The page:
- Extensive natural lighting and vistas of the exterior landscape
- Living spaces high above the terrain that provide extended views
- The play of natural light seen through a clear and decorative glass
- Fireplaces within low-ceiling interiors create a feeling of refuge
- Large overhanging eaves and cantilevers engendering a sense of connection to the exterior landscape
- Conspicuous terraces offering distant views and a feeling of peril and excitement
- Winding paths and concealed entryways foster feelings of safety and security
- Buildings integrated into the landscape through the use of long horizontal planes
- Visual connections between interior rooms, many with outside views, and few closed interior spaces (or what Wright called destroying the box).
Some of the best examples of this design include the International Netherlands Group Bank’s complex of office, commercial and residential buildings in Amsterdam, an atrium of the new Parliament building in London designed by Hopkins Architects, and The University of Michigan Law Quadrangle.
2. Vernacular Design.
The building and construction of landscapes that connect to the place where they are located is an essential aspect of restorative environmental design. Vernacular design refers to tailoring the built environment to the physical and cultural context of where people live and work. Vernacular in the Oxford English Dictionary is described as,
“native to… a particular country or region, endemic, characteristic of the style of architecture and decoration common to a particular region, culture, or period.”
In a particular biogeographic context, effective vernacular design combines culture and ecology. This accomplishment reflects the wisdom accumulated by people and their environment in adapting to one another. The development of successful vernaculars is a reflection of people’s iterative evolution in response to both natural and social forces. By effectively expressing this vernacular, culture, and nature are modified and even enhanced. The following section describes each of the four critical elements of vernacular design. These elements included the need to design:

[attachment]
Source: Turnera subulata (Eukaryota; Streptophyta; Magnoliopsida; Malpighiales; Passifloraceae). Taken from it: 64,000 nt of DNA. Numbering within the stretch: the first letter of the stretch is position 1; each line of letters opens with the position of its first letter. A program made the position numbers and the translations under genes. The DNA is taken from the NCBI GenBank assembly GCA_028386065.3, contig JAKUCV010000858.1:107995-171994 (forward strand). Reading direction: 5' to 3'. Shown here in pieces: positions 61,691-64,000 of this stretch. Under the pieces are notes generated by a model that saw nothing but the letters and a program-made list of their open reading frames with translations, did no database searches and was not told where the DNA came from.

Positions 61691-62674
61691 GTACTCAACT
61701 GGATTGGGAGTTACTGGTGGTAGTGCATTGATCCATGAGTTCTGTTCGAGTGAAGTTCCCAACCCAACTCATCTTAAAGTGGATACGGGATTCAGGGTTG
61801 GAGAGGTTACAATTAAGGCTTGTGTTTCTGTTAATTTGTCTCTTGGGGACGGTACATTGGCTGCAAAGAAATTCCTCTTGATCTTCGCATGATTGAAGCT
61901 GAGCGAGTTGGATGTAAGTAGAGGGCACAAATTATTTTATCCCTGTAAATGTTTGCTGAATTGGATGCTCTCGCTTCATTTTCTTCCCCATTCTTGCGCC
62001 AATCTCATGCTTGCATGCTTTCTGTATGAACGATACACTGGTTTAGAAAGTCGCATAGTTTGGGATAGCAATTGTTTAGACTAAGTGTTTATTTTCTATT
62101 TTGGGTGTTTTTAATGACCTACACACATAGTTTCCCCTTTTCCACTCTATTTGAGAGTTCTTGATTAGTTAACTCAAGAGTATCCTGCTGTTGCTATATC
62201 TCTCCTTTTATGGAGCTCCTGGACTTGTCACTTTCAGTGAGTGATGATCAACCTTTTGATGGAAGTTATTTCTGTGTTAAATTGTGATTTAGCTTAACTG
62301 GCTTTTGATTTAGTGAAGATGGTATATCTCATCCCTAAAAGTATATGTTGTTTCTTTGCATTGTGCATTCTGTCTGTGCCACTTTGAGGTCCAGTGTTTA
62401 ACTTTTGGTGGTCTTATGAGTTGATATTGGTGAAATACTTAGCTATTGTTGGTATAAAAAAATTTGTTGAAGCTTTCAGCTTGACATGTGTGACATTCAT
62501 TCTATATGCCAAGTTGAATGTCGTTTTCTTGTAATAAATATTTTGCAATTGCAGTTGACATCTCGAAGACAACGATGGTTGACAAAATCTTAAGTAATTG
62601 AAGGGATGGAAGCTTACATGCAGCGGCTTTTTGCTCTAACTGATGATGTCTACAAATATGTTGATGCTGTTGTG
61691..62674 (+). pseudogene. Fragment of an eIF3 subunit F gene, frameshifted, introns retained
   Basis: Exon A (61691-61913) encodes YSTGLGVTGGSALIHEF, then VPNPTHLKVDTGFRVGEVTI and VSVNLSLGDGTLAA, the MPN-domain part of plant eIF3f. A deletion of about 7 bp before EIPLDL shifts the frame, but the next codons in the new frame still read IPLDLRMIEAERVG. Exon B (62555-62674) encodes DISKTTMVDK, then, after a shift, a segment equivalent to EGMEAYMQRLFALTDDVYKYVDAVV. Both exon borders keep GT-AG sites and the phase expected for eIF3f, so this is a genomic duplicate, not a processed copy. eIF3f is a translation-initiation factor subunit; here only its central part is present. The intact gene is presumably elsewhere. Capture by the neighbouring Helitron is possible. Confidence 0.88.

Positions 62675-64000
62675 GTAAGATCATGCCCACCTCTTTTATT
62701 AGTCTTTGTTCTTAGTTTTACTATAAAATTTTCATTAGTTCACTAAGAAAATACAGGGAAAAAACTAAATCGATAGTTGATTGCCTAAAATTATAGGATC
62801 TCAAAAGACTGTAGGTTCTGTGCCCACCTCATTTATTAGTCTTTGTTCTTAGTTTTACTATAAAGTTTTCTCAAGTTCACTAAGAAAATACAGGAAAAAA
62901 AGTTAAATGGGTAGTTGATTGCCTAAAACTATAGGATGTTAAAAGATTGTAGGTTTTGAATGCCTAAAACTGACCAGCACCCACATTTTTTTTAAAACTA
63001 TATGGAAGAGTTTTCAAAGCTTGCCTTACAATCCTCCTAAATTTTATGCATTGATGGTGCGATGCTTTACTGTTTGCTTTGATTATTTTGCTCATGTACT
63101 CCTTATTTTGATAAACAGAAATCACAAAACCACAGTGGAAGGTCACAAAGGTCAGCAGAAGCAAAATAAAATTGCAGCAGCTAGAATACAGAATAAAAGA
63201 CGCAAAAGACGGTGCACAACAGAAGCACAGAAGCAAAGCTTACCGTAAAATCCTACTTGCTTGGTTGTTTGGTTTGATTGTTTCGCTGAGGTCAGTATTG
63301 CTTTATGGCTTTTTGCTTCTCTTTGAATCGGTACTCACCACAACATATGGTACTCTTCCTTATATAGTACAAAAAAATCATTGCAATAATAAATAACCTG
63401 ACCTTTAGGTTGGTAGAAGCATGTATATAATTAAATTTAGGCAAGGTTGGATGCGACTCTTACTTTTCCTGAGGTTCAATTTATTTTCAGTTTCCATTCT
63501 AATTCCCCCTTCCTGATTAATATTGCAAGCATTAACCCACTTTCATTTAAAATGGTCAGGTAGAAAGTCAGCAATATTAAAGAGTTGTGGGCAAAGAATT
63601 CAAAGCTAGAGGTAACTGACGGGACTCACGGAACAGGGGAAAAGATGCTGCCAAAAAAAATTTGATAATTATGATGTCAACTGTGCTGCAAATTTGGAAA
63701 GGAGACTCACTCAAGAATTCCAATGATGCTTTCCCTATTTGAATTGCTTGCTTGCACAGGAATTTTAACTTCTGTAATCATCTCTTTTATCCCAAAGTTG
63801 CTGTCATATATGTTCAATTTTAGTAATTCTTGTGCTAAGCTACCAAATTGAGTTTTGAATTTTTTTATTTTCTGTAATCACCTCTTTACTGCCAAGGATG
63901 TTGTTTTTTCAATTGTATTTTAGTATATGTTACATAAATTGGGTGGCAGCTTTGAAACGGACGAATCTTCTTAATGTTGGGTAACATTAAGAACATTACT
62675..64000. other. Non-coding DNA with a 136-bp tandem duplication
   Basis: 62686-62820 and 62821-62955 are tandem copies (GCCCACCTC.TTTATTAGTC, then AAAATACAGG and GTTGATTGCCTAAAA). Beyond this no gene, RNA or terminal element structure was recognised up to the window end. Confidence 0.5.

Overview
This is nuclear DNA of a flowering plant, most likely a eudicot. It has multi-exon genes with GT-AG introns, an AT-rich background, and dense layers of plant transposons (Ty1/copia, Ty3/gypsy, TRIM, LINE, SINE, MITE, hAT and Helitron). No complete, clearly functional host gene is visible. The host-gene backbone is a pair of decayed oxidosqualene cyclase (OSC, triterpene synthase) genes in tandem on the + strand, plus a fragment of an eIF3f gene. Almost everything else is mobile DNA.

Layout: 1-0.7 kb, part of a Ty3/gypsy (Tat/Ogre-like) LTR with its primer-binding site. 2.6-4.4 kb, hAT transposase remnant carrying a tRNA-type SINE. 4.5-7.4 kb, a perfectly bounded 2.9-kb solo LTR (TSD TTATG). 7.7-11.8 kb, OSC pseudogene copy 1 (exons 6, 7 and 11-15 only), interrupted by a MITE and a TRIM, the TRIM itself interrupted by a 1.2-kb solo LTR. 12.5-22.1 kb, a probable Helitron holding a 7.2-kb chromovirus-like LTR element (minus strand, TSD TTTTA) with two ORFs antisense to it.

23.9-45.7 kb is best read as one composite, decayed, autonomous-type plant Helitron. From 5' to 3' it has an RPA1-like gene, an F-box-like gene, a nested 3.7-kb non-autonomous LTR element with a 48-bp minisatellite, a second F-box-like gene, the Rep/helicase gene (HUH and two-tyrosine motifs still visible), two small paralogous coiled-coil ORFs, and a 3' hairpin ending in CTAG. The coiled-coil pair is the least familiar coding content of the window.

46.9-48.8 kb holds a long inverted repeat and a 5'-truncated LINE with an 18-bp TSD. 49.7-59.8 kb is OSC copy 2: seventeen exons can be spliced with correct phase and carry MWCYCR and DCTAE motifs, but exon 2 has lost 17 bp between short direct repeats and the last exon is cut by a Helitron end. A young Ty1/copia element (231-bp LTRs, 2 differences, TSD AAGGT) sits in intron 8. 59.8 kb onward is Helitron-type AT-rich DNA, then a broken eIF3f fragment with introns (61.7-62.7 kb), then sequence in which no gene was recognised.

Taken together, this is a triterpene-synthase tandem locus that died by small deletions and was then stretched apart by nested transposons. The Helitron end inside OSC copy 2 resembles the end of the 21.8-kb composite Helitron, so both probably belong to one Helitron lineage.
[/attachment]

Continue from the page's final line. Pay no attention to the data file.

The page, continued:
- Concerning the ecology of a place
- Concerning the cultural and social traditions of a place
- In a manner that fuses culture and ecology, thus creating an emergent property within a biogeographical and historical context
- In ways that avoid placelessness, in which a distinctive culture and ecology become so subverted that an area loses its special identity and spirit of place.
In this sense, vernacular design reflects an emergency state in which people are neither biologically determined nor culturally determined. In a particular locale, the vernacular describes the subtle process of interaction, adaptation, and exchange of culture and nature.
A Way Forward.
Environmental restoration seeks to restore the relationship between nature and humanity in a world increasingly plagued by environmental degradation and psychological alienation. This achievement will not be easy nor painless and will require considerable knowledge, motivation, and skill. In terms of Biophilic architecture and design, there is a lot to learn. Hopefully, you now have a better understanding of the topic. For further study, I have included references below.
1. Biophilic Design – The Theory, Science, and Practice of Bringing Buildings to Life.
2. Nature Inside: A Biophilic Design Guide.
Frequently Asked Questions.
Biophilic architecture is a sustainable approach to architecture that improves the Human built environment by integrating emotional and intellectual elements into it for a better living.
The two dimensions of Biophilic design are Organic design and Vernacular design with specific features listed in this read to determine a Biophilic space.
There are eight elements in total that determine Biophilia in architecture, i.e., prospect, refuge, shelter, biodiversity, water, biomimicry, sensory variability, sense of playfulness, and enticement.
One of the great examples of Biophilic design in architecture is Portcullis House designed by Hopkins Architects in London.
A vital difference between Biophilic and green architecture is that the latter focuses only on avoiding harm to the environment and human health while the former incorporates several elements to let the resident enjoy nature in its fullness.